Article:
England is one of the most popular tourist destinations in the world. While most travelers tend to stick to London (which is understandable — it’s a great city!), the rest of the region has a lot to offer and sees a fraction of the crowds.
In fact, backpacking around England was one of the highlights of all my travels in Europe.
Liverpool, the birthplace of The Beatles, boasts a rich musical history while the countryside has fascinating estates and natural beauty. There’s the mountainous north, the rolling hills of Lancaster and Cornwall, Stonehenge, Hadrian’s Wall, and Tudor cities like Chester.
In short, there is a ton to see and do in England. And once you get outside of London, prices drop dramatically. (I personally think the best the country has to offer is outside its capital anyways.)
Regardless of your travel style, this England travel guide can help you plan your trip, save money, and make the most out of your time here.
Table of Contents
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Top 5 Things to See and Do in England
1. Tour London
2. Drive the coast
3. See Cornwall
4. Spend a day in Bath
5. Explore the Lake District
Other Things to See and Do in England
1. See Buckingham Palace
Buckingham Palace, home to the Queen of England, is a fascinating sight that’s only open to the public during the summer. If you can’t (or don’t want to) visit the palace, you can catch the daily changing of the guards at 11am during the summer (it happens every other day throughout the rest of the year). If you want to check out the palace, admission is 60 GBP though you can visit the garden only for 16.50 GBP if you’re on a budget.
2. Visit the Tower of London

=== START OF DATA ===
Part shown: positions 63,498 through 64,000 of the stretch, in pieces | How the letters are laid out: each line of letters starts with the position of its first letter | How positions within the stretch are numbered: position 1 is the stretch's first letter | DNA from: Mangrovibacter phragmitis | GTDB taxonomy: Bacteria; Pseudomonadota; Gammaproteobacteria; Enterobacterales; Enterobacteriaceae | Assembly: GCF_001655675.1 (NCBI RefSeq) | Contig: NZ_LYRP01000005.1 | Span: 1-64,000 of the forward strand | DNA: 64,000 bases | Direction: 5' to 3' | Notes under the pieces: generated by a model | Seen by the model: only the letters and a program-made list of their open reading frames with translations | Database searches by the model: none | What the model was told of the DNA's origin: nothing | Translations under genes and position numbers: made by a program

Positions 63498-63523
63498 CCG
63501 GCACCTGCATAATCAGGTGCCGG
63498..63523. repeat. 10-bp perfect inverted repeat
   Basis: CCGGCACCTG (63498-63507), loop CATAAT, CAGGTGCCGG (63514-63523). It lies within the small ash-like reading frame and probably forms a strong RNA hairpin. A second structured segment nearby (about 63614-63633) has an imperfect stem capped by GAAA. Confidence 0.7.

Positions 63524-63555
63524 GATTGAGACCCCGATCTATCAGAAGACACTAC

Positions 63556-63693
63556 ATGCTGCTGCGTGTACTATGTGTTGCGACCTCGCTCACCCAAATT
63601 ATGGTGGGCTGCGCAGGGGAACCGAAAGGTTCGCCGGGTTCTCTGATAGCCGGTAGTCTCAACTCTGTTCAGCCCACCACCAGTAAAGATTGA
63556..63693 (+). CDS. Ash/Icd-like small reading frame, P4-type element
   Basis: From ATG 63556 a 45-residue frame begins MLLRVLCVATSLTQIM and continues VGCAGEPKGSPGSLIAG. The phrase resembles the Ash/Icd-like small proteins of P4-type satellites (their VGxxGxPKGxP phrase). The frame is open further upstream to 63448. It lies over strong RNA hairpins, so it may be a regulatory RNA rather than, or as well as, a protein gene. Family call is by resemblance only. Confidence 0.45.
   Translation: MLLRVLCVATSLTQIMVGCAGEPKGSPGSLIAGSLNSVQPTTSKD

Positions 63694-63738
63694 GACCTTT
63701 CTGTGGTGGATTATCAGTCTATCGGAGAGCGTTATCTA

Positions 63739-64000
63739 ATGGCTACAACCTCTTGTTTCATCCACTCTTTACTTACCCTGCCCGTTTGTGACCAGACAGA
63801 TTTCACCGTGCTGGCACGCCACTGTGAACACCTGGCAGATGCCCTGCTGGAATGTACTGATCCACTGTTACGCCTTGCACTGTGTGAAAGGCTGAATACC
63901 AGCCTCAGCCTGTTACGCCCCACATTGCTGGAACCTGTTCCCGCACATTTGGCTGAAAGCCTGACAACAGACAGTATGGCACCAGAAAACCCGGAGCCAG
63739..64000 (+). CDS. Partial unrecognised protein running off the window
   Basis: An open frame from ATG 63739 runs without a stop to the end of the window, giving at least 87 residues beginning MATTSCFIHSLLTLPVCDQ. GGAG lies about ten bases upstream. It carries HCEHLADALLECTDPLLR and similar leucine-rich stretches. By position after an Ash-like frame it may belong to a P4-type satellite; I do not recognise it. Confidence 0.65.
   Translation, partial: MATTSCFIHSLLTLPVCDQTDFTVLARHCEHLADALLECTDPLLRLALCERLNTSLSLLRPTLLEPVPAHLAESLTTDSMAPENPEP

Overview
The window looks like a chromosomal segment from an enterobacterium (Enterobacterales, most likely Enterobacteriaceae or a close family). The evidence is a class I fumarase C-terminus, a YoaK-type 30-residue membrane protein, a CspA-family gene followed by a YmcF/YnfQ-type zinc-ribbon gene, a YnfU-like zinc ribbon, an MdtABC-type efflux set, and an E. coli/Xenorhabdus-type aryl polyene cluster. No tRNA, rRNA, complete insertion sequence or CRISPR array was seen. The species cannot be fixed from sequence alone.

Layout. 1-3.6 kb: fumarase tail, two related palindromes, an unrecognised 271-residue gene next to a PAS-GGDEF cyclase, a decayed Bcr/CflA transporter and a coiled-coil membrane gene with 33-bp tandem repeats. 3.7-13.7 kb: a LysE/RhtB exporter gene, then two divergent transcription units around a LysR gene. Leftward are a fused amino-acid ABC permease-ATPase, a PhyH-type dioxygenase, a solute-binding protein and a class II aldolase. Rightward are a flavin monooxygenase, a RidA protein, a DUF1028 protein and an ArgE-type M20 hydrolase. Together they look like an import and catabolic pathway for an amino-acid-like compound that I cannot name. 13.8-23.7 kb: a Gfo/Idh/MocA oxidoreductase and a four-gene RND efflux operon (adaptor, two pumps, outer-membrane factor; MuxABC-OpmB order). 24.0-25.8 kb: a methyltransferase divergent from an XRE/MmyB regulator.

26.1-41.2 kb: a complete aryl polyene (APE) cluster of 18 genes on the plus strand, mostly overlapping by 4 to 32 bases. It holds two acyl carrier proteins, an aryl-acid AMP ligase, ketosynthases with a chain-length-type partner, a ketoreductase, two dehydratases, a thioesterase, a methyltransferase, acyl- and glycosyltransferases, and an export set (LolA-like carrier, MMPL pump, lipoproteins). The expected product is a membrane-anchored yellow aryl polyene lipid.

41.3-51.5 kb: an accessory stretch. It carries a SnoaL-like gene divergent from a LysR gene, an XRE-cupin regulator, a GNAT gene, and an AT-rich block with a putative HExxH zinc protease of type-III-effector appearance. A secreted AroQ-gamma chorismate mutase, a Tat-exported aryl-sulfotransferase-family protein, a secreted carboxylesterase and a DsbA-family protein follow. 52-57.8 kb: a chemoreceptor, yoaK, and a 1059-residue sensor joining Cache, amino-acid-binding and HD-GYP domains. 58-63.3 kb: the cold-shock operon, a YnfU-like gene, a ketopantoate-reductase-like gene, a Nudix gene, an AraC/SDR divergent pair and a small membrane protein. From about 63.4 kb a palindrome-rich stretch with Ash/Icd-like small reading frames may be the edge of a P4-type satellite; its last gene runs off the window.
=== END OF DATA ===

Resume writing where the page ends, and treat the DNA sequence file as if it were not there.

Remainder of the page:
Built in 1070 by William the Conqueror, this tower has expanded many times over throughout the centuries. One of the top attractions in the UK, here you can admire the crown jewels of England, see the iconic Beefeater guards, and check out where England’s most famous prisoners were held. It’s expensive to visit, though, costing 29.90 GBP. Be aware that lines are long so it’s best to plan ahead.
3. Relax in Brighton
Brighton is a great little town for a weekend getaway. The city is a popular summer destination for locals who come here to relax on the beach, enjoy the fleeting summer sun, and wander the pier where there are amusement rides, carnival-style stalls, and street food.
4. Listen to music in Liverpool
Liverpool has spectacular museums, but as the World Capital City of Pop, the real reason to go is for the music, or more specifically, for The Beatles. The Beatles Story museum has all kinds of memorabilia and information about the famous band, who were from Liverpool. Besides the music, Liverpool has a rich history and culture as well as fun pubs, so don’t sell it short.
5. Check out Chatsworth House
Located in Derbyshire, this massive and lavish mansion was built in 1549 for the Duke and Duchess of Devonshire. While there are many beautiful houses and castles throughout the UK, this is one of the most astonishing. It’s so striking in fact, that countless films and TV series have been filmed here (including Peaky Blinders, Jane Eyre, and of course Pride and Prejudice). The home has played a role in popular culture since it was mentioned in Jane Austen’s book, Pride and Prejudice in 1813. On your visit, you can wander the 25 stately rooms, stroll the 105-acre gardens, and make new furry friends in the operating farmyard. Admission is 24 GBP.
6. Tour Oxford University
Founded in the 11th century in Oxford, this university is one of the oldest in the world. You can visit the many beautiful colleges within Oxford for just a few dollars, or you can take a guided tour of the entire university with Bodleian Libraries (20 GBP). You can even see the colleges in which they filmed parts of Harry Potter! For art history buffs, stop in at the free Ashmolean Museum on campus for impressive Eastern and Ancient Egyptian art collections.
7. Attend the festivals
England is known for its festivals, especially during the summer. For music, be sure to check out the famous (and muddy!) Glastonbury festival or the Liverpool International Music Festival. Also, the UK has three huge Pride events in London, Brighton, and Manchester. This is just the tip of the festival iceberg though as every city and town has a lot on offer.
8. See Stonehenge